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Making Oil Recycling Part of Your Green Living

oil recycling - oil drain

As more citizens are taking the initiative to preserve the earth and change the wasteful ways we live, more ways to go green are being developed. From going paperless to creating a compost pile and even switching to hybrid or electric vehicles, there are obvious ways to preserve our natural resources. If you are one of those eco-conscious drivers, are you taken the next step and recycling your motor oil after an oil change?

The Impact of Recycling Motor Oil

As of 2009, there were 250 million registered cars on the road in the U.S. If you ask any repair shop, it is suggested to change your oil every 7500 miles. The average American drives 13,000 miles a year. That is an average of 2 oil changes per year, per person, accounting for roughly 625 million gallons of used motor oil each year.

The Environmental Protection Agency states the oil from one oil change can contaminate one million gallons of fresh water. It is this reason that makes dumping oil illegal. Your local repair shops and auto part stores are required to recycle any used motor oil they accumulate. However, with millions of do-it-yourself oil changes, there is still risk of improper disposal of motor oil.

What Happens to Recycled Motor Oil

If you have changed your oil yourself, you noticed the thick black sludge your engine expels. As useless as it looks, used motor oil has many different uses in many different industries. The most common is refining for re-use in automobiles and machinery. One gallon of recycled motor oil has the same 2.5 quarts of lubricating oil as 42 gallons of crude oil.

Refined motor oil is also used to heat and cool homes, can be mixed with asphalts for paving, used in industrial burners, and is even used in power plants to provide electricity. Refined oil is often marketed to paper mills, boilers, asphalt plants, and steel mills to offer a second life for the resource.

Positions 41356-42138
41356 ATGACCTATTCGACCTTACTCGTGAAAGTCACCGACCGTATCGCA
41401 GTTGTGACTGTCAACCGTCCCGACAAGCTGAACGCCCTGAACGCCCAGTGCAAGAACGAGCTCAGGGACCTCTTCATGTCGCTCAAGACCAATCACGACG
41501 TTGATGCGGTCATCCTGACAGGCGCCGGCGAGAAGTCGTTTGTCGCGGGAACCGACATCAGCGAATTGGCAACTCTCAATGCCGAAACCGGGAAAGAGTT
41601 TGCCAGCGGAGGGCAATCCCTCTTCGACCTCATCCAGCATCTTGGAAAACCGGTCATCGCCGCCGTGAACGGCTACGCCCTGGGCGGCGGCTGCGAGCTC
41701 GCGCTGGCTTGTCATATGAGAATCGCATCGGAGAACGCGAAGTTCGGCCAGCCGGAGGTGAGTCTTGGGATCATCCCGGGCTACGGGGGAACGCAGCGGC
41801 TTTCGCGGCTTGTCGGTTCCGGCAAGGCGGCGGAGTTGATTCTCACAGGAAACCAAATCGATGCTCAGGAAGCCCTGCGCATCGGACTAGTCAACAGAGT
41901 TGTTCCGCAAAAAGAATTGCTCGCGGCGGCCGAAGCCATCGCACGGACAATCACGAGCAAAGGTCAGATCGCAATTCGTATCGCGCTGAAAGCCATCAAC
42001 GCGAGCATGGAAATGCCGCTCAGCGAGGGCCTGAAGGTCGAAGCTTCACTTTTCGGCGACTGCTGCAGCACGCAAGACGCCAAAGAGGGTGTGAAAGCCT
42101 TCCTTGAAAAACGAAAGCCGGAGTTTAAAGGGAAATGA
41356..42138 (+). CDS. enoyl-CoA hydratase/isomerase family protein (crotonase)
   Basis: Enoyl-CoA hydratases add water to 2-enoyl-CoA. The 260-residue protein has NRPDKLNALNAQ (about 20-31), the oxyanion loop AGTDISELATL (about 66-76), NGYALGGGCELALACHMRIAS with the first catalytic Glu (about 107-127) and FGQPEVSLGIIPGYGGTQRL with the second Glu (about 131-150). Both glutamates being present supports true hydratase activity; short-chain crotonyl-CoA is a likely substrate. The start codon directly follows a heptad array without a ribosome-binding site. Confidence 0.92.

Recycling Your Motor Oil

Many who are new to at-home oil changes are often in the dark about where to dispose of their used motor oil. That is why many improperly dispose of their oil in the trash or public dumpsters. If caught, you can face up to 20 years in prison, a fine of $100,000 and a felony on your record for improper disposal of hazardous waste.

If you choose to change your oil yourself, there are many local shops and auto part stores that will voluntarily collect your used oil. One major chain, Auto Zone, is one of the many companies that will accept your oil for free. Local repair shops are also required to house barrels for used oil, and any reputable repair shop will gladly help you dispose of your oil. Your area may even have a hazardous material drop-off location, found through your local government website or calling your city hall.

As we continue to find alternative fuels to run out automobiles, we still need to use motor oil for lubricating engines. This creates a high importance for properly disposing, recycling and reusing motor oil to preserve this natural resource and the environment. If you would like to take it a step further, you can contact your local auto part store and ask if they sell refined motor oil for your next oil change.

Dan Nielson is an avid car blogger. Whether you use conventional motor oil or a synthetic such as mystick motor oil, proper disposal is not only required, but is environmentally responsible.

Clay Miller
the authorClay Miller
I am the creator/writer of and I'm an advocate for oceans, beaches, state parks. I enjoy all things outdoors (e.g. running, golf, gardening, hiking, etc.) I am a graduate of the University of Kentucky (Go Wildcats!!). I'm also a huge fan of the Pittsburgh Steelers. I was born and raised in the beautiful state of Kentucky.